“We’re leaving … now!” said my wife, with my son in her arms and tears in her eyes.
Though I’d been urging her to let him continue with his soccer sessions, I knew it was time to throw in the towel. A few weeks prior, she’d discovered a soccer class at her gym that accepted kids as young as his 2.5 years, and we both thought it would be great fun. While there was no pressure put on him by the “coach,” it turned out the class’s activities and duration were both a little too complex and long for him to handle, leaving him frustrated, tired, and noncompliant. Watching this, she became very embarrassed and upset.
For my part, I offered the usual male, “We don’t raise quitters,” mantra, but little else. After the first few classes, she counter-offered some wiser thoughts, “We don’t want to set him up for failure by putting him into situations he’s not ready for.”
Ironically, the next day we were at an indoor play area with the boys when I got to talking with another father of two. “Yeah,” I said, “I’m hoping to get him potty trained by the time he’s 3, but it’s not looking promising.”
“Three?” the guy laughed, “My older one didn’t get there until he was 5, no matter how I tried to bribe him. Don’t force it,” he said, “You’ll wind up making him afraid of the whole process, and it will take even longer.”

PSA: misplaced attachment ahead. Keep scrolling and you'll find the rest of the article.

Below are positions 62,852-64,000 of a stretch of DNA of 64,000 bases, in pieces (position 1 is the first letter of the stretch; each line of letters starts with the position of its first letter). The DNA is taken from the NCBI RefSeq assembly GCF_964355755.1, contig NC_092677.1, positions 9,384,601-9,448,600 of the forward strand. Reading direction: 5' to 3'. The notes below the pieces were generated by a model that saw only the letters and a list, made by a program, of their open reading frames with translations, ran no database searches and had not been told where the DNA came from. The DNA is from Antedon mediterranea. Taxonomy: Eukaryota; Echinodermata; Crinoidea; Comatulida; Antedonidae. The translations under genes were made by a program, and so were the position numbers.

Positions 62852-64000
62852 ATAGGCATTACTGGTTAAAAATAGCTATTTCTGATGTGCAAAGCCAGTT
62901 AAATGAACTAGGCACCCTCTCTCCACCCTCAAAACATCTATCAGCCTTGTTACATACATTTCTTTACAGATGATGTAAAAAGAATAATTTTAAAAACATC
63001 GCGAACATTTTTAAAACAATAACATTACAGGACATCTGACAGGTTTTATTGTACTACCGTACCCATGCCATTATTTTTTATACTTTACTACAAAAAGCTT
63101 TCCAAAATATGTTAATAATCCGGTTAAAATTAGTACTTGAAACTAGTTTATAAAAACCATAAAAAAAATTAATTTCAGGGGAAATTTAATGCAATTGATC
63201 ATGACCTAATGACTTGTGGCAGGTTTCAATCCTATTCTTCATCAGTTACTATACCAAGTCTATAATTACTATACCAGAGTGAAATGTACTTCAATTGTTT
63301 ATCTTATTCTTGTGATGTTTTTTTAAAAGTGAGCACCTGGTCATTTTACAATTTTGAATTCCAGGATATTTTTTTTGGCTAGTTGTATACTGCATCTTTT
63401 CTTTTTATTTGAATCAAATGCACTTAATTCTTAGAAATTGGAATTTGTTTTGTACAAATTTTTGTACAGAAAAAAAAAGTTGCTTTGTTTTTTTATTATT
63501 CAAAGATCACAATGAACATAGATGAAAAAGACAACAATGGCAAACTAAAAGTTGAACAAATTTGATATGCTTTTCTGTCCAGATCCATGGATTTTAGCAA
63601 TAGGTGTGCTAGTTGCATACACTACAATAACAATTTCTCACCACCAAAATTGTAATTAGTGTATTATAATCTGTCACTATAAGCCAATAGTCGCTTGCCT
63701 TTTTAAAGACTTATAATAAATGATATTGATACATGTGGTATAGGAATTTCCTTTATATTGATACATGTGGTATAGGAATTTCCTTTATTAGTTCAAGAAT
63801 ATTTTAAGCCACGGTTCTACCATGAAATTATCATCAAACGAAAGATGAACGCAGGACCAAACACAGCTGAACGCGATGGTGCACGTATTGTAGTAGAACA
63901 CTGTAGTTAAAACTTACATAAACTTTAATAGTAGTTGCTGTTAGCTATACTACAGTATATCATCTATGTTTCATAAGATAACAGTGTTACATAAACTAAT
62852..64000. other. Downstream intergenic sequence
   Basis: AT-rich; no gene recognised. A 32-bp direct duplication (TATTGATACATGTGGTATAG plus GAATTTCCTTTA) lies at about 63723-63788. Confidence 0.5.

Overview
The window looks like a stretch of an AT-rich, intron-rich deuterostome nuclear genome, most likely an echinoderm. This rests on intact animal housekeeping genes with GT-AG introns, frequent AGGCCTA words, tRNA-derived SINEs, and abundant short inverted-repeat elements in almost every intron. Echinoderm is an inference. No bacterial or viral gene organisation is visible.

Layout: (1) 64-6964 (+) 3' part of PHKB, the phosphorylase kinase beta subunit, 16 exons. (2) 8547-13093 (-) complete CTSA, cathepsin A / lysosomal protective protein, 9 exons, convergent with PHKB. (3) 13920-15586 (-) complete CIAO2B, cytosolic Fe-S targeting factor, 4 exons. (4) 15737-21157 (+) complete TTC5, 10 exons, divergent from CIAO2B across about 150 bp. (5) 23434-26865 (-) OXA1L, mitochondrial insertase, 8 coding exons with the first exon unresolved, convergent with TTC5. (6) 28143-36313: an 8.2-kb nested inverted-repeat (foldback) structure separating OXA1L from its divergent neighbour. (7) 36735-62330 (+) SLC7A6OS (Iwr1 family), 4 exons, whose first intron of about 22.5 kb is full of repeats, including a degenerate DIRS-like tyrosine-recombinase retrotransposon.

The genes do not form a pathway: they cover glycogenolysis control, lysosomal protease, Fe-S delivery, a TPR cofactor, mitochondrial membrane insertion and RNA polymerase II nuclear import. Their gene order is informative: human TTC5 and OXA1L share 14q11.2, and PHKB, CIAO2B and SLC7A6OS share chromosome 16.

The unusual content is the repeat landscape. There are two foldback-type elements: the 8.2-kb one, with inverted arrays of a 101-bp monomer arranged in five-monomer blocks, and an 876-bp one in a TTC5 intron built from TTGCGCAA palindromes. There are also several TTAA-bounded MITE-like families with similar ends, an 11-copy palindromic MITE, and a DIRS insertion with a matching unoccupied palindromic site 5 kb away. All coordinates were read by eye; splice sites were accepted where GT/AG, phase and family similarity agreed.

It’s commonly said that any job is easy if you have the right tool; I’ve learned that teaching kids is much easier if you wait until they’re ready to learn. As CIOs, you know that implementation of any clinical system is (relatively) easy if the culture is ripe for the transformation you’re about to initiate. The problem, of course, is that those late to the EHR game (say, February 2009), haven’t had sufficient time to institute the kinds of educational and outreach programs that are the underpinning of cultural change.
We interview CIOs all the time — invariably and naturally it tends to be those closer to of the top of the HIMSS Analytics EMR Adoption curve. They are the savviest of the savvy and work at organizations that were on the march to Meaningful Use before that term was ever coined. More than a few times — as in my soon-to-be-published interview with Montefiore Medical Center VP/CIO Jack Wolf — I’ve heard something akin to the following:
We’ve been at this for a very, very long time. We’re in good shape, but it’s still very complex and intense. I can’t imagine how those late to this game are going to fare.
Most critical in the above passage is the phrase, “at this for a long time,” which equates to the aforementioned cultural transformation. And such transformation cannot be crammed — no matter how enticing the incentive check, no matter how exquisitely refined the vendor’s implementation methodology. Culture, as we all know, eats that stuff for lunch.
The most courageous call today’s CIO can make is to formally recommend that the organization cannot make, and thus should not try, for one of the Meaningful Use stages, for the reason that it simply isn’t able to absorb the kind of change required. Few would argue that it makes sense on all levels — especially a financial one — to forgo the government largess in favor of keeping your operations flowing smoothly.
Some things cannot be rushed, no matter how deeply we want to achieve them. My wife taught me that overaggressive goals aren’t good for anyone. I’m going to take her advice and not set my children up for failure. Consider doing the same.